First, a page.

I am a divorced Catholic, can I receive holy communion?

I was asked to do a census of the people who make up our parish community. It was really a lot of fun. Anyway, during one of my visits I knocked on the door and a young girl answered.   

Through the screen door I asked if her mom or dad was home. She looked a little reluctant to answer the question so I bent down and said, as innocently as possible, “Do you know who I am?”

She immediately ran deeper into the house calling, “Mom! There’s a man at the door who doesn't know who he is!”  Oops!

As Catholics, it’s important for us to know who we are and what we are all about. So who are we? And what are we all about? We are a Eucharistic people. Eucharist is Greek for thanksgiving, and we use it to refer to the Body and Blood of Christ that we receive at Mass. This is what defines us and, in many ways, what is different about us from other Christians. We have some questions about the Eucharist this month so read on ...

Dear Fr. Joe: I am a divorced Catholic. Some people have told me that I cannot receive communion and others have said I can. Who is right?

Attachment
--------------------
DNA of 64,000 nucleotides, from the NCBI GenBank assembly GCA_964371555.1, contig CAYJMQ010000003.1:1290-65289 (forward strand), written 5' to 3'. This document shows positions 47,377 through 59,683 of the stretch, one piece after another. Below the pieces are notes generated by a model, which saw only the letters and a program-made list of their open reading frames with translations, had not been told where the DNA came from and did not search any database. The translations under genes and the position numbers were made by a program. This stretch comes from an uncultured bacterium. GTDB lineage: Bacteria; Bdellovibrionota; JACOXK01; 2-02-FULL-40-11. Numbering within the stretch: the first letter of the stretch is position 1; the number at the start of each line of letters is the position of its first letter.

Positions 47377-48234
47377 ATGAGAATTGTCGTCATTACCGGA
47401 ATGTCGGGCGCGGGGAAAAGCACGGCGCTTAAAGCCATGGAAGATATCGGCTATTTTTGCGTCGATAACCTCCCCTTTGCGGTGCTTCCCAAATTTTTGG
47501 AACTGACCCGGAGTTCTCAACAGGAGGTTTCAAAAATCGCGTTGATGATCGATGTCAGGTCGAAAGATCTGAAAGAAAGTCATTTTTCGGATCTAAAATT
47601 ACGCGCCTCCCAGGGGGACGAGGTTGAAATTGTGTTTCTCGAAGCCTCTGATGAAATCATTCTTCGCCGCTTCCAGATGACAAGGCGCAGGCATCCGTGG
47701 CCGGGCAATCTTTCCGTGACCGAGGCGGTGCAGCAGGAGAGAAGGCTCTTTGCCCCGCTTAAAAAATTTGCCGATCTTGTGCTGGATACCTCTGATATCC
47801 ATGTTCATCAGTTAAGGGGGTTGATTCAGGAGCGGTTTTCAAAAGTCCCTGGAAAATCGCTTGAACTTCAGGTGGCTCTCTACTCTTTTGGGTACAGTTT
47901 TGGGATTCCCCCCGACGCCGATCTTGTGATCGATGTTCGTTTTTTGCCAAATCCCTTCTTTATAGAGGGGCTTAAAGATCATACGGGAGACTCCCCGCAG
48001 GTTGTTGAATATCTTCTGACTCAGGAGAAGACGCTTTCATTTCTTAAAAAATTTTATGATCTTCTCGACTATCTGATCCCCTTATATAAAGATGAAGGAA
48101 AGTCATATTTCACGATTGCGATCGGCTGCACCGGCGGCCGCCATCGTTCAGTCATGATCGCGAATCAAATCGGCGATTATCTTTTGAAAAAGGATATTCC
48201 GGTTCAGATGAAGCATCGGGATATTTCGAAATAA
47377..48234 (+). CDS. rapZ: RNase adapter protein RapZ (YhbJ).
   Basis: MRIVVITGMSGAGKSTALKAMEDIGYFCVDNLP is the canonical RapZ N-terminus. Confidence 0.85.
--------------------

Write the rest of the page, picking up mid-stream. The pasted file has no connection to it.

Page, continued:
Me. Always. And write that down!

Well, about your specific question, though, you may be able to receive communion. Let’s run through the policies. First of all, a Catholic who is divorced and not remarried is able to receive communion. It is those who are divorced and remarried outside of the Church who are not permitted.

The reason is because the host that you receive – the body of Christ – is, among other things, a sign of our unity with each other, and the Church as a whole. Those who are baptized are obligated to marry in the Church, and marrying outside of the Church breaks the unity that your parents, or you, promised at your baptism.

Read on for some more questions on the Eucharist ...

Dear Fr. Joe: I am a Protestant who goes to Church with my Catholic spouse. I want to receive communion but was told I can’t. Why can’t I?

To be honest, I am not sure why you would want to. You see, to Catholics the Eucharist is the sign and source of our unity of belief and purpose. By receiving it, Catholics are affirming what we believe about our faith and receiving strength to live that belief. We believe that the host is the actual Body of Christ, given to us through our Church. We don’t consider it a symbol of Christ, as would most Protestants, but the real thing (please see John 6).

If you find that you agree with the Church’s position on this, you may want to talk to your husband’s priest about becoming Catholic.

Otherwise, please know that you are always welcome to join us in worship. I personally find it inspiring and beautiful that you continue to join your spouse in worship. Thank you for your great example!

Enjoy another day in God’s presence!